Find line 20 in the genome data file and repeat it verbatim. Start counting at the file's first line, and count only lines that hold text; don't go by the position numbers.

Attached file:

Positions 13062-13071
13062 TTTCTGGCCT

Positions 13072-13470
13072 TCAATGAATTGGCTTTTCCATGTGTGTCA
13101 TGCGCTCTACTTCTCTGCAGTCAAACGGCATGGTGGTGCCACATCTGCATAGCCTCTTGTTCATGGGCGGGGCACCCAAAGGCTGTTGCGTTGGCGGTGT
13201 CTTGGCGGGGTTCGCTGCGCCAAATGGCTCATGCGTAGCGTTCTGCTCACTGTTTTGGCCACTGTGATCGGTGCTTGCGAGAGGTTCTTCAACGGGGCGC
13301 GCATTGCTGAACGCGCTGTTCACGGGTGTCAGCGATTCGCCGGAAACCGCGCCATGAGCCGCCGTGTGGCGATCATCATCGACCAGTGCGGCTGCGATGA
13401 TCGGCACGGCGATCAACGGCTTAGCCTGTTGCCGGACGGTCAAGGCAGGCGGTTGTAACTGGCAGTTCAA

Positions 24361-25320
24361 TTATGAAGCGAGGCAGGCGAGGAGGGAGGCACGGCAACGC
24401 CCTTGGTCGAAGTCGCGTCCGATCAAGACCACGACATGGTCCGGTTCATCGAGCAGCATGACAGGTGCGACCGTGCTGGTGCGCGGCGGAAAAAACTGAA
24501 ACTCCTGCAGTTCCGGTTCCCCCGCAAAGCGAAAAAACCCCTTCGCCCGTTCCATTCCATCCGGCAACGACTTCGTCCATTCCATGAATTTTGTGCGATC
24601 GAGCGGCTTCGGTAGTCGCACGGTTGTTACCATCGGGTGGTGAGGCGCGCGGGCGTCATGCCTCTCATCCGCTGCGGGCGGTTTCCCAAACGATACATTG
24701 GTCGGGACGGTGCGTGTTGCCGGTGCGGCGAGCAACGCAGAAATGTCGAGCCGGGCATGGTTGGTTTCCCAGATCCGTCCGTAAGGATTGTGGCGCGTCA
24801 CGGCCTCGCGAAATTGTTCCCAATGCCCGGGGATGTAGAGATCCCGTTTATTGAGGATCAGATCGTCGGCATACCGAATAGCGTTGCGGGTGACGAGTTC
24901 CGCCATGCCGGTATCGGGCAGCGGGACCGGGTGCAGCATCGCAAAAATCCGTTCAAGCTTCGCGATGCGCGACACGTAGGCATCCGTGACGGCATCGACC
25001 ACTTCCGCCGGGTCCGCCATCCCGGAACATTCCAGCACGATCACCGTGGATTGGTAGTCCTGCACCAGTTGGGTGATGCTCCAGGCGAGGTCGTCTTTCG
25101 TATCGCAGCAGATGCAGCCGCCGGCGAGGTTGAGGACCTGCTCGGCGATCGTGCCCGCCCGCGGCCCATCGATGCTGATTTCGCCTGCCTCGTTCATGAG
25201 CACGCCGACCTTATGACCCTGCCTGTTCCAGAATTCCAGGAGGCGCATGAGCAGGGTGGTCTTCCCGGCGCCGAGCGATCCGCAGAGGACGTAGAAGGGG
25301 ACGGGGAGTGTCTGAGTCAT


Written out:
25301 ACGGGGAGTGTCTGAGTCAT